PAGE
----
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The European private pharma sector

Published on 14/10/03 at 12:40pm

Over the past ten years, the US has overtaken Europe as the largest pharmaceutical market, despite the two serving a similar sized population. This can be attributed to several differences between the two regions, primarily stemming from the fragmented and highly regulated individual country markets in Europe, compared to the large, single, free market in the US. One key difference between the two markets is the characteristics of the associated companies. Europe is found to have a number of privately owned pharma companies that are significant players in the market, in contrast to the US, which is dominated by public companies.

European pharma market

With the population of the five largest European countries being approximately equal to that of the US, it might be expected that the size of their combined pharmaceutical markets would equal that of the US. While this was true in 1990, when Europe represented 31.9% of global pharma revenues and the US accounted for 31.2%, in recent years Europe has been falling behind the US and in 2000 made up just 22.3% of the global market, compared to the 43% held by the US.

According to the European Federation of Pharmaceutical Industries and Associations (EFPIA), 62% of the sales of new medicines marketed between 1997 and 2001 were generated in the US, compared to just 21% in Europe. Furthermore, Datamonitor's analysis of sales of the top 12 blockbuster drugs in 2000 shows that 74.5% were generated in the US, with just 8.9% coming from the top five European markets.

European pharma players

This following analysis examines leading private European pharma companies against the leading comparable public players (ethical revenues less than $6 billion), identifying the key factors that will contribute to the future growth or decline of private companies within the changing global pharma market.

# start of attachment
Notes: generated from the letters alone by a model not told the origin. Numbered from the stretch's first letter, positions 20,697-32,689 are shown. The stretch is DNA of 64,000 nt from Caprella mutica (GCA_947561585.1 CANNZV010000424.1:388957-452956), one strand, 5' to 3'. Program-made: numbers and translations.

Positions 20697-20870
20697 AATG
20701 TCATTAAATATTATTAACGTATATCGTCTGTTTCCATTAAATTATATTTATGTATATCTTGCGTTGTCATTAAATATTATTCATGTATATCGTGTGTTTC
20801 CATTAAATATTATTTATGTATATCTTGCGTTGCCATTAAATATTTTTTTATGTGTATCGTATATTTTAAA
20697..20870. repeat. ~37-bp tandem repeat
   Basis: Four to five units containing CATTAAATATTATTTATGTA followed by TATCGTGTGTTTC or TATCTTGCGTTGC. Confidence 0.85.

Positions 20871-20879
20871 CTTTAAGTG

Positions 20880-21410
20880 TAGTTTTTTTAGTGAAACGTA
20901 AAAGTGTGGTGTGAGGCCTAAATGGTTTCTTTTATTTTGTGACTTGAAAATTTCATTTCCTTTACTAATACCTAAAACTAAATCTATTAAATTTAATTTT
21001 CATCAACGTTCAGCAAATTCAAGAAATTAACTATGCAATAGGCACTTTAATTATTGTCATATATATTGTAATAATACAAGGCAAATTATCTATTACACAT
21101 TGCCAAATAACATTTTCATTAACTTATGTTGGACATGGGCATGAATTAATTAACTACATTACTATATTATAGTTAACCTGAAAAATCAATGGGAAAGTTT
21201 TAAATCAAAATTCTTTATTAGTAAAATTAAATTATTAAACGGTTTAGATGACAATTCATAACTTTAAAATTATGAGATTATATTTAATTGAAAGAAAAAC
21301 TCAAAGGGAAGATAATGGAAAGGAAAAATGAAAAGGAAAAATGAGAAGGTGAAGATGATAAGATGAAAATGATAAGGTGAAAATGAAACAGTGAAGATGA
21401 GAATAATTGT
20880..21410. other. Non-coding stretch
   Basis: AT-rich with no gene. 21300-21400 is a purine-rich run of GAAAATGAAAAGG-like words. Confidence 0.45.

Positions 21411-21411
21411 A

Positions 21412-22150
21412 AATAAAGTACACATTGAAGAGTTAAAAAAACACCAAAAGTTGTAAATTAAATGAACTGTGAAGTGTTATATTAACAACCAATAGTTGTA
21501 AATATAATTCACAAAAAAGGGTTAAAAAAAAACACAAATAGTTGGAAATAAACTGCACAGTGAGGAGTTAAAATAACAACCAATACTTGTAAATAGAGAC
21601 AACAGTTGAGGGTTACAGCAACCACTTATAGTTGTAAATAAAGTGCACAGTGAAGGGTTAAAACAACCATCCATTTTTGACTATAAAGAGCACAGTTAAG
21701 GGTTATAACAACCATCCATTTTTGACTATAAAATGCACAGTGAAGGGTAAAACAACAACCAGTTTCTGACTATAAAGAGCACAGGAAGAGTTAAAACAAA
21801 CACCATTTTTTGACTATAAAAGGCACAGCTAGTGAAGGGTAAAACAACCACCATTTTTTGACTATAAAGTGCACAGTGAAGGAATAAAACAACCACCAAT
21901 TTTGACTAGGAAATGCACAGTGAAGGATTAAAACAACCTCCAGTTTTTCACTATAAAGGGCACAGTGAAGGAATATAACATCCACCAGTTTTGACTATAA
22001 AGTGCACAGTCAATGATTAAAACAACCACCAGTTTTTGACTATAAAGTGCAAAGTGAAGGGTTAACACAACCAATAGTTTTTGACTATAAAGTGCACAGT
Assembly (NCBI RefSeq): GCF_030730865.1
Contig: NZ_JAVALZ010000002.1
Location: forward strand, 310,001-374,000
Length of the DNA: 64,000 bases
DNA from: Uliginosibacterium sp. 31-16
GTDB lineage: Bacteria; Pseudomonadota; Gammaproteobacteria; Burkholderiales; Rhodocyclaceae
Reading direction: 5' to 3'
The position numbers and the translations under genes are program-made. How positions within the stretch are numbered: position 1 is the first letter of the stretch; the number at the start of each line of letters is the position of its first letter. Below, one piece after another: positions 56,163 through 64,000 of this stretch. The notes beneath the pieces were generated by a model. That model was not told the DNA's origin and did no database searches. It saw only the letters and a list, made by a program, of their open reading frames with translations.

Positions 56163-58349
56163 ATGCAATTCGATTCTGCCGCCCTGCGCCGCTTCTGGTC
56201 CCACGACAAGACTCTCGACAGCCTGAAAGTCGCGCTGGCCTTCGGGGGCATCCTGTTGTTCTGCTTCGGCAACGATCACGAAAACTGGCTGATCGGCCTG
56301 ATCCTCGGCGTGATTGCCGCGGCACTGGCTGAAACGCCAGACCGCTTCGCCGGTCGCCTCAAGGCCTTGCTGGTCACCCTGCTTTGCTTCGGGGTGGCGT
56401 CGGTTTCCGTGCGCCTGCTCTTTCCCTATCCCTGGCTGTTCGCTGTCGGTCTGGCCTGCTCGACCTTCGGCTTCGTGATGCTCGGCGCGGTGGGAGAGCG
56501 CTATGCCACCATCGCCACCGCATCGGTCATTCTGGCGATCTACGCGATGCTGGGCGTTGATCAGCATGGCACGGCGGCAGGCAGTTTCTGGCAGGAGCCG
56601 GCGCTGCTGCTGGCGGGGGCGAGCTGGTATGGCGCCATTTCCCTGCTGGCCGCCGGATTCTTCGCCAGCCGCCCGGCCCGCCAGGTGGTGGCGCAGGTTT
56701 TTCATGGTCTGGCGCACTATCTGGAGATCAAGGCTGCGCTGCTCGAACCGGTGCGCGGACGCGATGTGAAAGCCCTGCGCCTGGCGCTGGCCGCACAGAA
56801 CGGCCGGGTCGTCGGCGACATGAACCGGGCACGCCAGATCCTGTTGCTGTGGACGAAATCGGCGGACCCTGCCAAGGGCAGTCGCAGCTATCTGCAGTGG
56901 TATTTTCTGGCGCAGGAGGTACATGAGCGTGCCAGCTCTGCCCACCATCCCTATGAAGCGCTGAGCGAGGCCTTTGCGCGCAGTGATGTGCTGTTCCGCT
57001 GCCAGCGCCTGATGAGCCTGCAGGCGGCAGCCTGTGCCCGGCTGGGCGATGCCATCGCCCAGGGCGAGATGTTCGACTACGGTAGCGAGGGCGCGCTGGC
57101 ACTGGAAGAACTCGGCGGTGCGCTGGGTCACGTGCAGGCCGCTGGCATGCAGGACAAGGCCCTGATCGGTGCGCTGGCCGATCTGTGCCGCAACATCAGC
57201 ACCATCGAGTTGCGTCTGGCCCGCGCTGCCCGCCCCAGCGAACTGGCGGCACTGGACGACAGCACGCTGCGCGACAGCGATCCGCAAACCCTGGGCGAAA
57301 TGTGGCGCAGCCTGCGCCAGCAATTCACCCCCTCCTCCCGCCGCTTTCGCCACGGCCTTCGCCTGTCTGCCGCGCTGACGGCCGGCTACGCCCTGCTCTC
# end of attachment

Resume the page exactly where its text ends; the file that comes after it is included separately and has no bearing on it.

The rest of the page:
The wide distribution in company sizes in the private sector is notable, with the leading company, Boehringer Ingelheim, having sales comparable to many of the public companies, and the smallest company, Grupo Uriach achieving sales of just $136 million in 2000.

Within the private sector, Boehringer Ingelheim comes out top in terms of pharmaceutical sales, with revenues of $5.7 billion in 2001. It is notable that, of all the private companies covered, Boehringer obtains the smallest proportion of its sales in its domestic market, Germany.

The European presence of private companies that often focus on in-licensed products, or the development of a me-too drug for sale in domestic markets, can be attributed in part to the regulated environment. Cost-conscious European markets do not easily reward value-added, innovative products, since these are usually more costly. Instead, lower priced drugs, me-toos and generics are often favoured. This, combined with the low penetration rate of new products in European markets resulting in lower rewards from R&D investment, can give the privately owned companies an edge, since their focus is on sustainability rather than profitability. Public companies may also have been discouraged in the past by the marked fragmentation of the European market, frequently changing regulatory frameworks and lack of predictability for companies needing to prepare their strategic plan for the medium and long term.